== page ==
On a cold, snowy Monday in 1960—- February 8th to be exact—, the newly-formed American Football Franchise Buffalo Bills began selling tickets for their inaugural season. Using promos ranging from, “prime seat choices” to “business tax deductions”, the Bills racked up more than 3,000 season ticket sales in that first year.
More than half a century later, Buffalo Bills fans have once again been lining up to buy season tickets, this time for the newly re-energized team, operating under the ownership of Kim and Terry Pegula. The end result has been an astonishing 60,102 season ticket sales—a short leap from Ralph Wilson Stadium’s 71,870 capacity and a number that has Bills led administrators to cap sales and initiate a waiting list for future ticket holders..
The Bills have been celebrated on national newswires and social media outlets around the world for achieving this admirable benchmark. In response, the team’s front office created a “Thank You” website where they unveiled a graphic of all 60,102 season ticket holders’ names within the design of an oversized number 60. That graphic is now installed on the tunnel at Ralph Wilson Stadium where the players entering and exiting the field, are reminded of the Bills loyal, 12th man fan base.
Yet as newsworthy as these season ticket sales may be, there is a secondary tale to be told at this moment in Bills history, one equally revealing and validating when it comes to the passionate love affair between Buffalo and their team. So, as master radio broadcaster Paul Harvey would say, here is the rest of the story.
In1994, then Buffalo Bills owner, Ralph Wilson, took out a full page newspaper ad addressed to the 290 individuals who’d purchased season tickets every year since the team’s inception. The Bills 35th season was approaching and the man who anted up $25,000 to establish pro football in the blue collar Western New York town was grateful for their years of support. Wilson extended his thanks by noting that a lot of things had changed since 1960, but the 290 original season ticket holders had not. He then directed that a copy of the ad be sent to each of the 290 “Bills Originals” along with a personal letter, written by Bills Director of Marketing and Sales, John Linsey.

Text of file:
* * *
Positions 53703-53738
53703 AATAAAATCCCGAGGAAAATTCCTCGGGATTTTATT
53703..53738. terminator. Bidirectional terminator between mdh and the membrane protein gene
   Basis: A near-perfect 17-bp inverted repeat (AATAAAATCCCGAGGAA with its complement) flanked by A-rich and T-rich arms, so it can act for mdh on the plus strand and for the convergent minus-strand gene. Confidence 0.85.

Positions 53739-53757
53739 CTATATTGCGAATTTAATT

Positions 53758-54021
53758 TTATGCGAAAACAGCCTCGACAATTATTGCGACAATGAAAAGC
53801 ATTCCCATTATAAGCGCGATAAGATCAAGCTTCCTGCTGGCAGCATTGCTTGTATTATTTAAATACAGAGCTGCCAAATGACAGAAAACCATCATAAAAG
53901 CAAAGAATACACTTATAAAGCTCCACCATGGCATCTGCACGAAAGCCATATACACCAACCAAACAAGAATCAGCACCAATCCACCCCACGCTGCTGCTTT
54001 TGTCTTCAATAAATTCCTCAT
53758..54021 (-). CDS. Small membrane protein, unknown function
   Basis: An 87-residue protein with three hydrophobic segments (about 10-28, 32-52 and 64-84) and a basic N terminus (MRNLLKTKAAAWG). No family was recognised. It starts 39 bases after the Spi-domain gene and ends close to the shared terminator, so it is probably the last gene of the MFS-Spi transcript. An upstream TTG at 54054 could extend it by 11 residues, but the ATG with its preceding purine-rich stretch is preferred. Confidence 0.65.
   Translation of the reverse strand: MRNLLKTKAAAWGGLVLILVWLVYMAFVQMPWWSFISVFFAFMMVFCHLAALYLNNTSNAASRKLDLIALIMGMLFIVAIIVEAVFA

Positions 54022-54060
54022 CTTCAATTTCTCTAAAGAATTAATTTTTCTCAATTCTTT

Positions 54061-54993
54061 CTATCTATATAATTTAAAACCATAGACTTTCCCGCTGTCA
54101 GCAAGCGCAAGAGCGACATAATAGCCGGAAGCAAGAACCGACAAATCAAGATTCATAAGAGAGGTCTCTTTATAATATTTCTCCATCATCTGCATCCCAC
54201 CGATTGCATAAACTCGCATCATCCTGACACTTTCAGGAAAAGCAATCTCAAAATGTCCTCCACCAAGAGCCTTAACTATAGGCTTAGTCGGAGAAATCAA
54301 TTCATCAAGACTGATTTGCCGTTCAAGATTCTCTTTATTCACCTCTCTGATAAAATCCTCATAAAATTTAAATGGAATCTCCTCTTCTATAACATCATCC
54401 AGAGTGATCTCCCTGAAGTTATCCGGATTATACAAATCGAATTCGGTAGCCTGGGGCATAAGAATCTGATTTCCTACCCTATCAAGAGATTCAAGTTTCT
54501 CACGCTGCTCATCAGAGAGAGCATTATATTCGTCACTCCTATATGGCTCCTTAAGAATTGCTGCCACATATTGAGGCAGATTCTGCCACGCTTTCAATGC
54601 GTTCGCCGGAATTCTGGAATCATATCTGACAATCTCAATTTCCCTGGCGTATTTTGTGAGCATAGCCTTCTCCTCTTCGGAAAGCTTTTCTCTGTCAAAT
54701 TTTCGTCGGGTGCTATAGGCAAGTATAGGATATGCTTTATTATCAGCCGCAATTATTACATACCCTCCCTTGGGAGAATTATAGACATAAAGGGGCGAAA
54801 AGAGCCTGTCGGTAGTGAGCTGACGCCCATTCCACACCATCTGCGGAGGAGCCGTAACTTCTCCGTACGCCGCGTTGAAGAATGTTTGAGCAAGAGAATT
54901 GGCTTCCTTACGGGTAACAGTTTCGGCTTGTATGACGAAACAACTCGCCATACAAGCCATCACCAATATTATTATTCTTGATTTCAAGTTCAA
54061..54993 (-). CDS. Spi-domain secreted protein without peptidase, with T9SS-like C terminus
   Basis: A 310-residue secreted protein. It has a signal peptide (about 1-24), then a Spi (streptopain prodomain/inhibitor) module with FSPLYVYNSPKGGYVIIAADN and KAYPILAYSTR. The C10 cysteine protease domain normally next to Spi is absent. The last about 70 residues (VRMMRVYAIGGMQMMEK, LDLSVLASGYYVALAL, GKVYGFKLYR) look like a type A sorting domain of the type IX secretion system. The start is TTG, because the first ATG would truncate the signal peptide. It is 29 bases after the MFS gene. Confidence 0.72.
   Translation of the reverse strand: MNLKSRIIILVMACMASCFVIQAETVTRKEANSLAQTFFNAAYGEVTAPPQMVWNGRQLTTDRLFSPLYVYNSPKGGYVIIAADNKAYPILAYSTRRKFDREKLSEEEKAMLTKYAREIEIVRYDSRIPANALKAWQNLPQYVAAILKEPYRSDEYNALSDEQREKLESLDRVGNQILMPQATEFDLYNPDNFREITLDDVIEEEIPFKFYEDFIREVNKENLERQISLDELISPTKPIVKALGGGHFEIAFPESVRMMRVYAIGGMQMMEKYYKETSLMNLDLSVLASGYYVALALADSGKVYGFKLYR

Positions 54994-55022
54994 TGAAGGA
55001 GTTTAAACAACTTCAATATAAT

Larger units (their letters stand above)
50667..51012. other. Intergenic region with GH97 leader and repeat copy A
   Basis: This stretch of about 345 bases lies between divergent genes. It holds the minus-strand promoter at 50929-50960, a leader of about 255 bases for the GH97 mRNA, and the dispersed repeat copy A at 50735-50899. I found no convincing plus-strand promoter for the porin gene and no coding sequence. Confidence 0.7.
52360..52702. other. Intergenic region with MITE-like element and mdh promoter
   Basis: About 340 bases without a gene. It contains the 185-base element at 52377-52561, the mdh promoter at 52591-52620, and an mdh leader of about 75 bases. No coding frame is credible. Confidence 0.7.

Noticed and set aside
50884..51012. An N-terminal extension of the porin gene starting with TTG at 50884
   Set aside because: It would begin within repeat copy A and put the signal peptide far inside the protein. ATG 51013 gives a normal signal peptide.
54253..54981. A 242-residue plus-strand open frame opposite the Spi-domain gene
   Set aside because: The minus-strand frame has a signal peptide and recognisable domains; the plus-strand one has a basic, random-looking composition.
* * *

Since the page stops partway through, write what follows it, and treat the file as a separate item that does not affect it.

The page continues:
Larry Scheur’s father was one of those “Bills Originals” included in Ralph Wilson’s public thank you. Scheur, a photographic journalist and 55-year season ticket holder himself, preserved the tribute by framing the letter with the ad and hanging them in a place of honor in his home where they remain today. Like all lifelong Bills fans, his connection to the team is about much more than the game of football.
“My dad had passed on earlier that year. He was one of the original ticket holders, so I distinctly recall receiving the letter and printed copy of Ralph Wilson’s ad. It was sent in a rolled tube and when I opened it, family memories flooded back. Things like parking in a Reverend’s back yard on Jefferson Avenue on game days, Cookie Gilchrist’s Cadillac, Booth Lustig’s missed kick, the friendliness of players of the day—Jack Kemp, Daryle Lamonica, Billy Shaw, Ed Rutkowski, Ernie Warlick, Booker—on and on.
My mom, dad, brother and I would dress warmly and carry blankets, thermoses and everything not allowed inside the stadium today. Then there was the expansion of ‘The Rockpile” and the move to Orchard Park with seat relocations, parking lots, no more peanut vendors hawking “25 cents a bag, 3 for a dollar. I’m still a season ticket holder and costs have truly escalated, however the memories are priceless.”
This story behind the story evolves further following a recent email exchange between Scheur and the Buffalo Bills. The team’s “60” thank you graphic led Scheur back to Ralph Wilson ‘s fan tribute. Memories of that acknowledgment caused Scheur to wonder how many of the 290 originals were still with the team. Wonder led to action as the dedicated fan sent an email to the Bills front office asking that very question. The official response informed Scheur that 21 years after Ralph Wilson’s season ticket holder tribute, 269 of the “Originals” still remain.
So, in the end, Ralph Wilson was right. A lot of things have changed since 1960—except for the undyingly devoted fans who remain Buffalo Bills Strong.
Christina M. Abt is a free lance writer and author who has been devoted to the Buffalo Bills since the moment she entered The Rockpile and witnessed the Bills beat the Patriots under the lights.